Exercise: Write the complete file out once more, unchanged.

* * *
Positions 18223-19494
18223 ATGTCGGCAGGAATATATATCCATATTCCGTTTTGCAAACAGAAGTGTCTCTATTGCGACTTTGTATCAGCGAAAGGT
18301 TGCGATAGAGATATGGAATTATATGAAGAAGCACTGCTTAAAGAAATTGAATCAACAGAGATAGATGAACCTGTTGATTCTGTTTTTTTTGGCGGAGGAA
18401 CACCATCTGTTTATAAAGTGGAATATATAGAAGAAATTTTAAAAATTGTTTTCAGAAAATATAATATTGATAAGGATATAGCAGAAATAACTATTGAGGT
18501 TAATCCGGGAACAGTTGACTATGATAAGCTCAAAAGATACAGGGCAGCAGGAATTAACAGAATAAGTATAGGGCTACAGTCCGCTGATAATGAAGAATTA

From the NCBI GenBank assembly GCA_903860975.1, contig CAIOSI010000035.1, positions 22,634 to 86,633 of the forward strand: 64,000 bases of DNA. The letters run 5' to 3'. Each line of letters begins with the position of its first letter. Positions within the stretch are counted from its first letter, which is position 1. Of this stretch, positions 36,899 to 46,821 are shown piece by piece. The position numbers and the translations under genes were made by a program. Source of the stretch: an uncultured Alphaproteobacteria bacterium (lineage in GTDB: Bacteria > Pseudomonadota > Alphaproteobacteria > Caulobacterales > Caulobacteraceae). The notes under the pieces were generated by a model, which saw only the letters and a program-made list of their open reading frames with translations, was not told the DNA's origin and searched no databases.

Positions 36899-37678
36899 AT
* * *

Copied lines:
Positions 18223-19494
18223 ATGTCGGCAGGAATATATATCCATATTCCGTTTTGCAAACAGAAGTGTCTCTATTGCGACTTTGTATCAGCGAAAGGT
18301 TGCGATAGAGATATGGAATTATATGAAGAAGCACTGCTTAAAGAAATTGAATCAACAGAGATAGATGAACCTGTTGATTCTGTTTTTTTTGGCGGAGGAA
18401 CACCATCTGTTTATAAAGTGGAATATATAGAAGAAATTTTAAAAATTGTTTTCAGAAAATATAATATTGATAAGGATATAGCAGAAATAACTATTGAGGT
18501 TAATCCGGGAACAGTTGACTATGATAAGCTCAAAAGATACAGGGCAGCAGGAATTAACAGAATAAGTATAGGGCTACAGTCCGCTGATAATGAAGAATTA

From the NCBI GenBank assembly GCA_903860975.1, contig CAIOSI010000035.1, positions 22,634 to 86,633 of the forward strand: 64,000 bases of DNA. The letters run 5' to 3'. Each line of letters begins with the position of its first letter. Positions within the stretch are counted from its first letter, which is position 1. Of this stretch, positions 36,899 to 46,821 are shown piece by piece. The position numbers and the translations under genes were made by a program. Source of the stretch: an uncultured Alphaproteobacteria bacterium (lineage in GTDB: Bacteria > Pseudomonadota > Alphaproteobacteria > Caulobacterales > Caulobacteraceae). The notes under the pieces were generated by a model, which saw only the letters and a program-made list of their open reading frames with translations, was not told the DNA's origin and searched no databases.

Positions 36899-37678
36899 AT